Tanning Beds Still Popular, Despite Cancer Risks

Despite increasing evidence linking the use of tanning beds to skin cancer, Americans continue to love their tans. In fact, a recent study published in JAMA Dermatology found that the state of Florida currently features more tanning salons than McDonald’s restaurants.

“Commercial tanning beds have been available for cosmetic use for many decades, and current estimates suggest that 1 million people use tanning beds daily, despite their placement in the highest cancer risk category and use being restricted in many states,” the researchers wrote. “Indoor tanning is linked to melanoma and nonmelanoma skin cancer development, especially with use before age 35 years. Because indoor tanning use is associated with increased morbidity and mortality, the availability of devices to certain demographics may have significant public health consequences.”

According to study researchers from the University of Miami, most American users of tanning beds are young, Caucasian females. The researchers found that up to 40 percent of American teen girls frequent tanning salons.

In many cases, customers pursue tans at businesses that are not actually classified as tanning salons. The researchers found that beauty parlors, fitness centers, massage parlors and even private residences are all popular places to get a tan.

While many states have restricted the legal age for tanning bed use to 18, there is no age minimum for tanning in other states. According to the FDA, the American Academy of Dermatology shows that people who use tanning beds have a 75 percent higher risk of developing melanoma. A deadly form of skin cancer, melanoma kills roughly 9,000 Americans each year.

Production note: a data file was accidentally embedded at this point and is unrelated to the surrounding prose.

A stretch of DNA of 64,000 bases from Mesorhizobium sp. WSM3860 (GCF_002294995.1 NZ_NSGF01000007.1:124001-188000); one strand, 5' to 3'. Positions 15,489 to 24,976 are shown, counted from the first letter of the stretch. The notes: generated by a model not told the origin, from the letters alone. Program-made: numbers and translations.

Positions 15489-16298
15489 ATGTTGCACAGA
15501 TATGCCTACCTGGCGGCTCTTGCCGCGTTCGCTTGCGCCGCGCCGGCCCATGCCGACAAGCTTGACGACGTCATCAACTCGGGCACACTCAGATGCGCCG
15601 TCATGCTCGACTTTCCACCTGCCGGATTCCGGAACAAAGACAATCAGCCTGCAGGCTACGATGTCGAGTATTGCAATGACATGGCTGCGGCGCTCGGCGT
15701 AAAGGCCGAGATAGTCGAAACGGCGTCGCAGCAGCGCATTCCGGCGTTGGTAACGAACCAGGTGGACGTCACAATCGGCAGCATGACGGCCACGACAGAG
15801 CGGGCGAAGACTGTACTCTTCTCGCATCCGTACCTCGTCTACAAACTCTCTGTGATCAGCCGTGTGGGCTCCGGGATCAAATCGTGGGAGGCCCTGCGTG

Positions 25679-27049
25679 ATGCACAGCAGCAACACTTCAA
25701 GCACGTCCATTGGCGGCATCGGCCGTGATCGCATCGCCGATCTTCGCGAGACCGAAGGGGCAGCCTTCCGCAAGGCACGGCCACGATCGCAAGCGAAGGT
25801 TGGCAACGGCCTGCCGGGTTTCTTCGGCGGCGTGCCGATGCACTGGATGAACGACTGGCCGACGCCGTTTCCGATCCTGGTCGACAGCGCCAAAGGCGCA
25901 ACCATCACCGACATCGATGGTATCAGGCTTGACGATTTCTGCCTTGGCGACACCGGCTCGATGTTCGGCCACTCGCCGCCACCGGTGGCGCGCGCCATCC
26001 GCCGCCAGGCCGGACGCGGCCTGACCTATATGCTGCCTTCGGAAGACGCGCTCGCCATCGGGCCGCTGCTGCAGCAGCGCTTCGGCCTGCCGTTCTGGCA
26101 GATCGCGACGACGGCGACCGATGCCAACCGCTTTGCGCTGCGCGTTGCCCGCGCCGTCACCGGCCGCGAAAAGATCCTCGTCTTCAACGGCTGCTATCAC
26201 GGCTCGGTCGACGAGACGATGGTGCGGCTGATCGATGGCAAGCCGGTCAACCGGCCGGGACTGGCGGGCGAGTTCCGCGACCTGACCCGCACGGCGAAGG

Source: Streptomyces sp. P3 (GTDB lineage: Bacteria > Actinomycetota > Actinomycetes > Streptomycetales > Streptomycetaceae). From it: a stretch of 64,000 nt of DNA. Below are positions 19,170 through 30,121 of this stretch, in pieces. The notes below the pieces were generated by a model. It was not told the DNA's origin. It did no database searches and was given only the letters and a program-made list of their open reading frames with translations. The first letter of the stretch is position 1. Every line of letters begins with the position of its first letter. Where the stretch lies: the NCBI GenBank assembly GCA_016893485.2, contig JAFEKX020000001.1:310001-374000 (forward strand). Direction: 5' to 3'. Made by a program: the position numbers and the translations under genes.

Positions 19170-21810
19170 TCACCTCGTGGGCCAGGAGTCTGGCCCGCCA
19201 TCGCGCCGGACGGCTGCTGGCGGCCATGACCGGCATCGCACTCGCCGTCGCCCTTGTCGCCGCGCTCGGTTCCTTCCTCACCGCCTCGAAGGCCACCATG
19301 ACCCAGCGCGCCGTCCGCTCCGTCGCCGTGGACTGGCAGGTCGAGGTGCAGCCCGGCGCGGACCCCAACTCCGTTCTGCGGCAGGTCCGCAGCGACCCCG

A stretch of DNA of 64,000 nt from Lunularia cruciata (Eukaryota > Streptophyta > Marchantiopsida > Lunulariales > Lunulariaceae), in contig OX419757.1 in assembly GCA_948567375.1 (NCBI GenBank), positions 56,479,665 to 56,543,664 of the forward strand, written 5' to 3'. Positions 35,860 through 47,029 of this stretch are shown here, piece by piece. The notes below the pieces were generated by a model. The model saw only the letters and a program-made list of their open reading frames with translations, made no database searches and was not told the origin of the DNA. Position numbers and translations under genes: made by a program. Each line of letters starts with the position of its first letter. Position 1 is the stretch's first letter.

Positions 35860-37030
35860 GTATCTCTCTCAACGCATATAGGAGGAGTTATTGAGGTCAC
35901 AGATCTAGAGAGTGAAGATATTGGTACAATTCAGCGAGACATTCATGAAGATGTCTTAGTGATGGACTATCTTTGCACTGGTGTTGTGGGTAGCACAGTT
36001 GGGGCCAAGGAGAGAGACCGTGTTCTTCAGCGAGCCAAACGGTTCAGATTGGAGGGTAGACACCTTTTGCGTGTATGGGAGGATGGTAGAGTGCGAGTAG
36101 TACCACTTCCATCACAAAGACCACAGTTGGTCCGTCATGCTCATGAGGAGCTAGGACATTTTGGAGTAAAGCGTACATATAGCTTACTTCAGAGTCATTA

In light of the steady popularity of tanning beds and the growing number of melanoma diagnoses in the United States, the FDA has proposed a new rule that would reclassify tanning beds as “moderate risk medical devices.” Under this rule, new tanning bed designs would be subject to FDA inspection and approval, and would carry warning labels.

Multiple tanners who have been diagnosed with skin cancer have filed personal injury lawsuits based on claims that they were not adequately warned of the risks of artificial tanning. If you would like to learn more about plaintiffs’ rights in tanning bed cancer lawsuits,contact the Law Offices of Melinda J. Helbock, A.P.C. for a free legal consultation. Ms. Helbock and her staff represents individuals in a range of personal injury claims throughout San Diego and beyond.